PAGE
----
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Tencent Will Extend Payment System to Wireless Platforms

July 3 (Bloomberg) -- Tencent Holdings Ltd., China’s largest Internet company, will introduce a payment system to wireless platforms as it tries to commercialize apps including its WeChat instant messaging service to drive profit growth.

The company is seeking to tap customers who access its services on smartphones and tablet computers, Tencent President Martin Lau said at a conference in Beijing today. WeChat, with more than 300 million users, has over 70 million registered accounts outside mainland China, he said.

Tencent is seeking ways to make money from its apps to compete with Alibaba Group Holding Ltd., China’s largest e-commerce company that is expanding its own mobile development and acquiring stakes in rivals. Billionaire Chairman Ma Huateng is counting on WeChat, known as Weixin in China, to bolster earnings growth as consumers spend more time on mobile devices.

“Tencent plans to extend its payment system to wireless platforms in the future,” said Lau. “Some apps don’t charge users, but they have large traffic, we can commercialize them through ads.”

The Internet company has been testing a payment system internally on WeChat, Jerry Huang, a director of investor relations, said last month. Tencent is also developing a pipeline of online games, Lau said on an earnings call in May.

WeChat’s overseas users include customers in Thailand, India, Indonesia and Malaysia, Lau said today. The company plans to share 3 billion yuan ($489 million) from its open platform with developers this year as an incentive, he said.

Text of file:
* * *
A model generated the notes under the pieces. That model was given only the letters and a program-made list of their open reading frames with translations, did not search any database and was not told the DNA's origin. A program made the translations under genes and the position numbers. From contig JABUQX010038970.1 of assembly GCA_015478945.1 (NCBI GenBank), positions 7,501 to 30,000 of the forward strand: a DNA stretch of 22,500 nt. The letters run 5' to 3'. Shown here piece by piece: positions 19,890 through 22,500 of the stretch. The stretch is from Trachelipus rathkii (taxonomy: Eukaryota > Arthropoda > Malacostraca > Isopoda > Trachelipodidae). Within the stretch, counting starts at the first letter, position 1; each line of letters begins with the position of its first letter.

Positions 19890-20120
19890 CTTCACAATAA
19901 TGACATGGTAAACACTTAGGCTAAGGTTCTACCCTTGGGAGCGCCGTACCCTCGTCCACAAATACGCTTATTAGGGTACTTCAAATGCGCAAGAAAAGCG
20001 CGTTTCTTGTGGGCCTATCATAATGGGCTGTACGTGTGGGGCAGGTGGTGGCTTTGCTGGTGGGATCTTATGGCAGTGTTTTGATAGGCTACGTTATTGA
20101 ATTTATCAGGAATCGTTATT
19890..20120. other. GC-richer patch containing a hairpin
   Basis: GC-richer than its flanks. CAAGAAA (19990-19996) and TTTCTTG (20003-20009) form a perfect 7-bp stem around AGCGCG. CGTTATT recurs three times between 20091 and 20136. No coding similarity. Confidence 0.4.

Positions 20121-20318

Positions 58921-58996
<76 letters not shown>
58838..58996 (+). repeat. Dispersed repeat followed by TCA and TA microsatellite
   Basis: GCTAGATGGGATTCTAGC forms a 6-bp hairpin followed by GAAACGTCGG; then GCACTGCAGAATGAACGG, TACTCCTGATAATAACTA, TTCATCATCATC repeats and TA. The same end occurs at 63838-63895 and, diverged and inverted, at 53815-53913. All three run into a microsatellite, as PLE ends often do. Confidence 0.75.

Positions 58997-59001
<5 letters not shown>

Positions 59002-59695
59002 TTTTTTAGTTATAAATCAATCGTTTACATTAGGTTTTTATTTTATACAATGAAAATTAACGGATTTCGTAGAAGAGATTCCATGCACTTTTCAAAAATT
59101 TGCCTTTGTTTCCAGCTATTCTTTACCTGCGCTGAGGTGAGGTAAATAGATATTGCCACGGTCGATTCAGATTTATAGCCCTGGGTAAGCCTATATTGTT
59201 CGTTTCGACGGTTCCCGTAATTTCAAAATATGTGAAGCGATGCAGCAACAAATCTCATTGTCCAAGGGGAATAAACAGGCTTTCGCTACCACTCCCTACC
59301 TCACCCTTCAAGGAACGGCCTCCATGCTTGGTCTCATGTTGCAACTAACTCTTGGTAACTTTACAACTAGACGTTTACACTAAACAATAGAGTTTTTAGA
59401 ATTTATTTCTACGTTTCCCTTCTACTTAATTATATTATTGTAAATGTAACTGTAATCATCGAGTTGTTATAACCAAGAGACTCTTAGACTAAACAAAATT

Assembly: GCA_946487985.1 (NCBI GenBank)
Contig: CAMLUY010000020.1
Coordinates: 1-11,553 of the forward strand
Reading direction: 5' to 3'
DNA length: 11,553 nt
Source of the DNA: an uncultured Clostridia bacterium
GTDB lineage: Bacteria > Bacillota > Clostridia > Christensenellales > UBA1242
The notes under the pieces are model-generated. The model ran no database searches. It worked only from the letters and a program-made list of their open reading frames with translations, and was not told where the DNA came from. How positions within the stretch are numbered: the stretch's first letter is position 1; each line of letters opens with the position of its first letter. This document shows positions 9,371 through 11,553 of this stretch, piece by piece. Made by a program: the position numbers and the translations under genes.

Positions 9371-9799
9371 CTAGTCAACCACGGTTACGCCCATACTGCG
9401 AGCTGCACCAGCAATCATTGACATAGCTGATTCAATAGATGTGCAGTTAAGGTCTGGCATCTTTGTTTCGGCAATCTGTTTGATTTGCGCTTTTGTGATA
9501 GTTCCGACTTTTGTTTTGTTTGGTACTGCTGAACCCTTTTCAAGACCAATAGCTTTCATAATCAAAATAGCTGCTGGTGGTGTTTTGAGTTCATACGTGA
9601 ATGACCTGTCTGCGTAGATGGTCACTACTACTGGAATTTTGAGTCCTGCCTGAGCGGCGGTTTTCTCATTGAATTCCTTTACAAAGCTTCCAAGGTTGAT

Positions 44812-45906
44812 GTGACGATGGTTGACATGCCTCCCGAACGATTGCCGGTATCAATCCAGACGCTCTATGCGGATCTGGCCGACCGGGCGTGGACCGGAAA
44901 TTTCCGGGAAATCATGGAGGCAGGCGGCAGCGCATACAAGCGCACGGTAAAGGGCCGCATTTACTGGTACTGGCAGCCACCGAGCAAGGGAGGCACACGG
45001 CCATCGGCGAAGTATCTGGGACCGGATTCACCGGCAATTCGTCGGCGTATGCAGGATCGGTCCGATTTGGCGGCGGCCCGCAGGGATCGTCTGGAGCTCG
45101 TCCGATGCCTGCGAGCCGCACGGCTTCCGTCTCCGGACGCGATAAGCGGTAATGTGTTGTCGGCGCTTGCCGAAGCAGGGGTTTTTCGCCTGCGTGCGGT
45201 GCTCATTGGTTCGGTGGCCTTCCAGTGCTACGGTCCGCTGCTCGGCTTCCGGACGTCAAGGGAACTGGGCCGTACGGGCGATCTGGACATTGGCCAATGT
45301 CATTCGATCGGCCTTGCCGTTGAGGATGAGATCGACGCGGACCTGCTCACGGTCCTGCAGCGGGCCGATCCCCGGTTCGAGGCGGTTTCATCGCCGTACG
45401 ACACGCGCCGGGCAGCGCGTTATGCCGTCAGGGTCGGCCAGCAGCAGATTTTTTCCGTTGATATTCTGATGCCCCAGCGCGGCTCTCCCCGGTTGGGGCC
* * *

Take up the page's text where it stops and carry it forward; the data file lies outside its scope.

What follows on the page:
WeChat Growth

China’s mobile users are projected to pay 7.9 billion yuan for games this year, according to Internet consulting group iResearch.

“The payment system is a step for helping gaming to take off on WeChat,” said Eric Qiu, an analyst at Guosen Securities Co. in Hong Kong. “Mobile gaming has proved to be commercially successful and holds great potential.”

WeChat may have at least 400 million users by the end of this year, Alicia Yap, an analyst at Barclays Plc in Hong Kong, wrote in a March 13 report. If WeChat provides games and related services, it could produce annual revenue of as much as 2.16 billion yuan, Yap wrote.

The stock fell 1 percent to HK$298.80 at the close of Hong Kong trading, paring this year’s gain to 20 percent. The benchmark Hang Seng Index has dropped 11 percent in 2013.

Net income at Tencent rose 37 percent to 4.04 billion yuan in the three months ended March, helped by higher advertising and e-commerce revenue.

To contact Bloomberg News staff for this story: Lulu Yilun Chen in Hong Kong at ychen447@bloomberg.net; Feifei Shen in Beijing at fshen11@bloomberg.net

To contact the editor responsible for this story: Michael Tighe at mtighe4@bloomberg.net

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